Psychology's specialized vocabulary can add to the challenges, says Julie A. Penley, PhD, dean of instructional programs at El Paso Community College in Texas. "The vocabulary of psychology is really like a foreign language," she says, citing neuroanatomy and statistical terms as examples.

While the words may be difficult, many students identify with the concepts, says Petroff. When the class discusses Maslow's hierarchy, for example, students have pointed out their position in the hierarchy — in search of safety and food.

Immigrants may have histories of trauma, too. "They're often coming out of really horrific circumstances, especially if they're coming out of situations that involve war, conflict or time spent in refugee camps," says psychology professor Ruth Frickle of Highline Community College in Des Moines, Wash., whose students have included immigrants from Africa, Latin America and Asia. Students may also be facing immigration challenges, such as undocumented status and families split apart.

For single parents, says Petroff, the biggest challenge is often time management.

"They may have two or three part-time jobs as well as going to school full time," she says, explaining that work or family obligations often cause them to skip classes. "I stress that it's really important to attend [class] and talk about how school needs to be a priority versus just one more thing on their list."

The community college atmosphere can be especially difficult for veterans — even if they don't have physical or cognitive impairments — because they are so accustomed to a certain structure, communication style and respect for the chain of command, says Penley.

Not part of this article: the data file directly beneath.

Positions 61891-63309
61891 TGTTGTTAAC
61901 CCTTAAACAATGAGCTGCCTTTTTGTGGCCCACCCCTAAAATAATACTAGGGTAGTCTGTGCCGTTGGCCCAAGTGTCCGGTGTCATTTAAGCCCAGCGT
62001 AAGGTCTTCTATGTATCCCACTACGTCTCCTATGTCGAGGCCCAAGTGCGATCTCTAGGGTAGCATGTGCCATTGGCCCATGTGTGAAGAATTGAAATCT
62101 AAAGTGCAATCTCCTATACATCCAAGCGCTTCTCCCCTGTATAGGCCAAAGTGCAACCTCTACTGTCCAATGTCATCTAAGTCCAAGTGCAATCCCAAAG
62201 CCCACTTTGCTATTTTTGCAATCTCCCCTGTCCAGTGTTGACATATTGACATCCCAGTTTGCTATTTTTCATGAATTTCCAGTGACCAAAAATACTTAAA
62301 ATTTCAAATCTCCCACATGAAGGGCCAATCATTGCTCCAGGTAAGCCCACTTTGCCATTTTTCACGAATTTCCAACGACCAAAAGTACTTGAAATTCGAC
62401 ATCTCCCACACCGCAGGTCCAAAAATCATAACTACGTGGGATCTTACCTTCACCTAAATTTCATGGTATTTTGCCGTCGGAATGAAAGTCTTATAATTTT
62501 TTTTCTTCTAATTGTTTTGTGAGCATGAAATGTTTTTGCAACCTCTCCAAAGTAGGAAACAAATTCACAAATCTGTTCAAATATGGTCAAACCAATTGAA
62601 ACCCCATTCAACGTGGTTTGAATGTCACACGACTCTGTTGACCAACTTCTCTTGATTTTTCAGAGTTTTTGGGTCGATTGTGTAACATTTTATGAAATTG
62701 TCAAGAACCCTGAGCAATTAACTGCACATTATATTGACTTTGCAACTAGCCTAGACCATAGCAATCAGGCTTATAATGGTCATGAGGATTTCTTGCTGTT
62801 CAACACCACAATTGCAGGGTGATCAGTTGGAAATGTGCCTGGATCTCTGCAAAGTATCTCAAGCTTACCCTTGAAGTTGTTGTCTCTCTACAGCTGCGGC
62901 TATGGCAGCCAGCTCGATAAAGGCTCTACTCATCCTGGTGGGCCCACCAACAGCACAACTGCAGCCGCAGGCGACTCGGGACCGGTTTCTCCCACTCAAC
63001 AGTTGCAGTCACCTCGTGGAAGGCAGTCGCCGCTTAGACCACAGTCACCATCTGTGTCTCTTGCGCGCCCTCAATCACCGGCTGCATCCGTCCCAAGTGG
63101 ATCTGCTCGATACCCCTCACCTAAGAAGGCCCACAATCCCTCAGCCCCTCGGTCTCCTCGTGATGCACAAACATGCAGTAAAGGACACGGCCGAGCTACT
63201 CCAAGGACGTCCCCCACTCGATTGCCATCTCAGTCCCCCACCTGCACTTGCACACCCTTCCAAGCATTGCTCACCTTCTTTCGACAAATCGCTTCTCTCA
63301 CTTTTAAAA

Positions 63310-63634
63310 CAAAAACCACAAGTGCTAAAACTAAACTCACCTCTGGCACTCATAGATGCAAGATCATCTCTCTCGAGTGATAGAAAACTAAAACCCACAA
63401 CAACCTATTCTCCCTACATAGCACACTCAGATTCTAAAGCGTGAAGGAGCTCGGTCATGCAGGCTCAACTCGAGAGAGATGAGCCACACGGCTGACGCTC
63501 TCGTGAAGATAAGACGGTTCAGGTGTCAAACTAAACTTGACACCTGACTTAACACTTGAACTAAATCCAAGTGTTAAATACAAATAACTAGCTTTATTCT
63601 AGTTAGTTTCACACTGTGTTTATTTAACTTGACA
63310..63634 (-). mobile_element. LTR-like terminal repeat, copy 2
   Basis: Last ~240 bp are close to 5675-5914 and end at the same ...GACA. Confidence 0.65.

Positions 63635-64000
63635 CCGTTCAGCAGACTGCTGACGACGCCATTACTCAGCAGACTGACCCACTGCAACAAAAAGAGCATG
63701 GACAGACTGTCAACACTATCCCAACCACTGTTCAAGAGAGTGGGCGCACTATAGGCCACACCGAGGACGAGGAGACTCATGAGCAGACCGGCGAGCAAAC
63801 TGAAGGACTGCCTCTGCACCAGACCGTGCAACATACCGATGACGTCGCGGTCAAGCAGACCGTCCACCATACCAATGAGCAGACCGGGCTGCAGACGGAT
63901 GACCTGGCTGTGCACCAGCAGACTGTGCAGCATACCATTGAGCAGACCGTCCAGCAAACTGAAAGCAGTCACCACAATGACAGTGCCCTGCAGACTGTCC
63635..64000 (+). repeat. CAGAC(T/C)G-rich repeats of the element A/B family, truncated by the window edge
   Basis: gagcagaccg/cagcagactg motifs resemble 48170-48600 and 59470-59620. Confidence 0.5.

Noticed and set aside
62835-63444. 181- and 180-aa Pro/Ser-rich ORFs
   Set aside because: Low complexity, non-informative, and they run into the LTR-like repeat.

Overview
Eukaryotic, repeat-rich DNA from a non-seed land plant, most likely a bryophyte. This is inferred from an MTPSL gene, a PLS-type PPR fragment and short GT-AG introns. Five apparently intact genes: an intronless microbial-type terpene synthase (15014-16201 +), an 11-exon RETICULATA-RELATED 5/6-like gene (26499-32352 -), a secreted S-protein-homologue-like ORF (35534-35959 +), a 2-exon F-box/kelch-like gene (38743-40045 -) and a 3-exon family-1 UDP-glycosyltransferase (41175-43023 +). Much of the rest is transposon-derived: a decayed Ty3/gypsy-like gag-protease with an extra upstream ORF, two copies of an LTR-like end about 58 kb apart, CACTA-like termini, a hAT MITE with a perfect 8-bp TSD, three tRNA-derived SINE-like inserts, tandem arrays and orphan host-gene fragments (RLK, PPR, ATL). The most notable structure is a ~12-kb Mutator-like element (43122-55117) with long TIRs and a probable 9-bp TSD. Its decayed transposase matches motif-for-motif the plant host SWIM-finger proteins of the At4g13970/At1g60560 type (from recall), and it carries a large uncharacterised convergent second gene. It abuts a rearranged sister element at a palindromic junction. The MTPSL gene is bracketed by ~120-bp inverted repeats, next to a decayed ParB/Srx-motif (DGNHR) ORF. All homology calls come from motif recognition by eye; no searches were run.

"When they come to community college, they don't see that, either with how classmates treat faculty members or even how faculty members treat students," she says.

Classroom strategies

But challenges can also be strengths.

"[These students are] bringing a world of experience into the classroom, which contributes to a unique classroom atmosphere," says Frickle. "They also bring with them some amazing kinds of skills because English is usually not their second language but their fourth or fifth."

Psychology professors are nurturing those strengths and promoting resilience among their students by:

  • Emphasizing attendance. Petroff doesn't put course materials online because she wants her students to show up in the classroom. She urges single parents to have reliable babysitters plus a "Plan B" for when the usual arrangement falls through. That's good for their grades — and for their future role as employees, she says.
  • Repeating key points. Don't just explain things once, says Petroff. Do it several ways, and provide outlines of each lecture for note-taking. Offer thorough reviews before exams. And allow plenty of time for questions in each class session. Frickle's students spend a few minutes at the end of each class writing down what they learned, what they want to learn more about and what they find confusing; she then clarifies "the muddiest point students have in common." She also gives her students the option of handing in second drafts.